Android Application Development – Settings Tutorial

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Settings inside your app allow uses to modify features and behaviors. When application is relaunched certain information are still stored. Of course we can provide a default value for each settings voice.
To provide settings for your app, we can use Preference APIs to build an interface that’s consistent with the user experience in other Android apps.

In case you are asking if you need or not a voice to be inside settings page, this graph can help you decide:

settings_flowchart-android-tutorials

Settings Activity

Google is pushing developers to use the PreferenceFragment as extended class for Settigns. This support only Android 3.0 and higher. If you want to support also older versions use PreferenceActivity but we will have a warning for a deprecated method for addPreferencesFromResource.

Alt+Ins and select New Java Class. Type SettingsActivity for the class name and confirm. Extend to PreferenceFragment and overwrite onCreate(...) method. The only thing to do in this class is adding the xml resouce file.

addPreferencesFromResource(R.xml.preference);

On next step let’s fix the xml warning.

Preferences XML

Right click your res/ directory and select New Resource File. For File Name type preference, for Resource Type select XML from dropdown list, for Root Element type PreferenceScreen and for Directory Name type xml.
Now we have the preference.xml file, the UI for the user to interact with. Let’s add some voices to our settings.

media-android-settings-activity-demo-app-source-code-download

<?xml version="1.0" encoding="utf-8"?>
<PreferenceScreen xmlns:android="http://schemas.android.com/apk/res/android" >
    <PreferenceCategory
        android:title="@string/inline_preferences">
        <CheckBoxPreference
            android:key="checkbox_preference"
            android:title="@string/title_checkbox_preference"
            android:summary="@string/summary_checkbox_preference" />

    </PreferenceCategory>
    <PreferenceCategory
        android:title="@string/dialog_based_preferences">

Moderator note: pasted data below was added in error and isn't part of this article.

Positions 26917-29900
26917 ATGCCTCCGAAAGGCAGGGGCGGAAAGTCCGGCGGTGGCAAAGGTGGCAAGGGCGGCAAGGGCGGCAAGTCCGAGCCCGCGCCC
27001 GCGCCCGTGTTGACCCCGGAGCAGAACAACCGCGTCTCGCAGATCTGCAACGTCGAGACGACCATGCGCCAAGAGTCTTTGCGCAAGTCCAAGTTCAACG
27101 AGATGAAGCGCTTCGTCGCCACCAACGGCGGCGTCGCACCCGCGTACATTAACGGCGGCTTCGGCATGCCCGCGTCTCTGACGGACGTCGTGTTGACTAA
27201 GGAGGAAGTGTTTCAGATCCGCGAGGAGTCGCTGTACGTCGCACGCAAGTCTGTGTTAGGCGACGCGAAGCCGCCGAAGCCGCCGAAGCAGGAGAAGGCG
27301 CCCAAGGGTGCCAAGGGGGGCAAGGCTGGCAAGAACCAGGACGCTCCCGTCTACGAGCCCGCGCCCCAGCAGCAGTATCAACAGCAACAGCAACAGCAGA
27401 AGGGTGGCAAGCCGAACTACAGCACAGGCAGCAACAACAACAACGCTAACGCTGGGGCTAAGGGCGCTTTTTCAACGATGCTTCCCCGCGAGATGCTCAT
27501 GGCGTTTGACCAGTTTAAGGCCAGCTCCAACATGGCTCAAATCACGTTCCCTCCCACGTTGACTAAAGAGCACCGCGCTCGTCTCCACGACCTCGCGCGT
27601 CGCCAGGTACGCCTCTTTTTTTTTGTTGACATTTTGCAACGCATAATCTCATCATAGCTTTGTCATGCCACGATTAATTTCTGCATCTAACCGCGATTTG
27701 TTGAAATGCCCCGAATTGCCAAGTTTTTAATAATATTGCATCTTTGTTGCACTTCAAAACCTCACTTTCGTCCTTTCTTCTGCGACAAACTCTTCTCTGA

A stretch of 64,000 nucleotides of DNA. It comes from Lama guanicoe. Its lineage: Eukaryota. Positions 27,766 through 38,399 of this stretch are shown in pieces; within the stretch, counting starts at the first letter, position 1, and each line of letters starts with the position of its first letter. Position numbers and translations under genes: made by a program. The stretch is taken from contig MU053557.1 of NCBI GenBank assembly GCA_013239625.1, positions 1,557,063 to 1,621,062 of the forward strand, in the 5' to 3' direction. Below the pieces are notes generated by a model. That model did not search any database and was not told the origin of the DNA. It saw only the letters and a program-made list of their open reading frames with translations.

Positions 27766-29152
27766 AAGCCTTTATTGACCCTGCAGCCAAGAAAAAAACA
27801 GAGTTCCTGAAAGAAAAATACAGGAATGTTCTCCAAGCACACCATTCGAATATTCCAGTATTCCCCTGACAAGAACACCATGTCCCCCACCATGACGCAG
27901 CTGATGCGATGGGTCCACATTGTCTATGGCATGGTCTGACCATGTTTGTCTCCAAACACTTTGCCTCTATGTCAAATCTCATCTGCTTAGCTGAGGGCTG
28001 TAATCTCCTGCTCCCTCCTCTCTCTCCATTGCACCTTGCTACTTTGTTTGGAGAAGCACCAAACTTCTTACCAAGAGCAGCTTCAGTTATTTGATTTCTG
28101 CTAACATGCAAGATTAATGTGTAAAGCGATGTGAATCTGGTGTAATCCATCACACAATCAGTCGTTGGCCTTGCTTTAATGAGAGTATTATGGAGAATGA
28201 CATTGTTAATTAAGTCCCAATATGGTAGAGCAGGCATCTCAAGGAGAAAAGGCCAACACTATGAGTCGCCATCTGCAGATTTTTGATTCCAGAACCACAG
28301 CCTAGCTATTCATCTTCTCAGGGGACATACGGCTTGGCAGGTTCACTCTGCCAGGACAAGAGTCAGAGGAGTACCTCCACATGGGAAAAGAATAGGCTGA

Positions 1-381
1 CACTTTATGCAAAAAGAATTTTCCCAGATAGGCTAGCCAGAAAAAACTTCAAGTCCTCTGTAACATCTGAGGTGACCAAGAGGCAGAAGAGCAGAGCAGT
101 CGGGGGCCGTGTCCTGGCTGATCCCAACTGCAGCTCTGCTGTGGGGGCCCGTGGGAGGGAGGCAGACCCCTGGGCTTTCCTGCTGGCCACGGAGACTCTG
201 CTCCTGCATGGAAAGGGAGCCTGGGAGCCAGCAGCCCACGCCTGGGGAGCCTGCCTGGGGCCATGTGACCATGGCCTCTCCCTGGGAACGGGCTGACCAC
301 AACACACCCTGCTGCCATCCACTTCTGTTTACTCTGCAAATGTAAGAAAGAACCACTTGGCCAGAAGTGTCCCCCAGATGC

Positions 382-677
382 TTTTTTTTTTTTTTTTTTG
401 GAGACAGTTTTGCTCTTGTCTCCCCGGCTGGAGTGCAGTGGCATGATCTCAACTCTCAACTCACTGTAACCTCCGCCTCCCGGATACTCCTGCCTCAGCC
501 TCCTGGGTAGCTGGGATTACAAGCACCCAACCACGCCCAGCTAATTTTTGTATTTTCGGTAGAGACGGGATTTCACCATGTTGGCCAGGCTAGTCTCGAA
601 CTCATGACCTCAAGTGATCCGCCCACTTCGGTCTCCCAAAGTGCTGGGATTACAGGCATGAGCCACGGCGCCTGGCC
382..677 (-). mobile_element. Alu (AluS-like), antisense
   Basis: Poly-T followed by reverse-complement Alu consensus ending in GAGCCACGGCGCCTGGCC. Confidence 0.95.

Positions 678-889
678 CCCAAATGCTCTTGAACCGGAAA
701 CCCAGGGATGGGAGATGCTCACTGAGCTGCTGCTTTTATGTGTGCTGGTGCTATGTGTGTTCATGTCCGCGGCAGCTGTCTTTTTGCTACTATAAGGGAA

<EditTextPreference
            android:key="edittext_preference"
            android:title="@string/title_edittext_preference"
            android:summary="@string/summary_edittext_preference"
            android:dialogTitle="@string/dialog_title_edittext_preference" />

        <ListPreference
            android:key="list_preference"
            android:title="@string/title_list_preference"
            android:summary="@string/summary_list_preference"
            android:entries="@array/entries_list_preference"
            android:entryValues="@array/entryvalues_list_preference"
            android:dialogTitle="@string/dialog_title_list_preference" />

    </PreferenceCategory>
    <PreferenceCategory
        android:title="@string/preference_attributes">

        <CheckBoxPreference
            android:key="parent_checkbox_preference"
            android:title="@string/title_parent_preference"
            android:summary="@string/summary_parent_preference" />

        <!-- The visual style of a child is defined by this styled theme attribute. -->
        <CheckBoxPreference
            android:key="child_checkbox_preference"
            android:dependency="parent_checkbox_preference"
            android:layout="?android:attr/preferenceLayoutChild"
            android:title="@string/title_child_preference"
            android:summary="@string/summary_child_preference" />

    </PreferenceCategory>
</PreferenceScreen>

Settings Button

Instead of creating a button, we will use the default setting option on top Android Menu.
To do so, we have to override the onOptionsItemSelected method and add the settings Fragment. Please note, that we are supporting Android 3.0 or higher versions.

@Override
public boolean onOptionsItemSelected(MenuItem item) {
	int id = item.getItemId();
	if (id == R.id.action_settings) {
		getFragmentManager().beginTransaction()
				.replace(R.id.container, new SettingsActivity())
				.commit();

		return true;
	}
	return super.onOptionsItemSelected(item);
}

Now let’s run our Android Demo3 app and test some settings. For questions or suggestion use the comment form below.

Note: if Fragments are overlapping, add addToBackStack(null) after calling replace.

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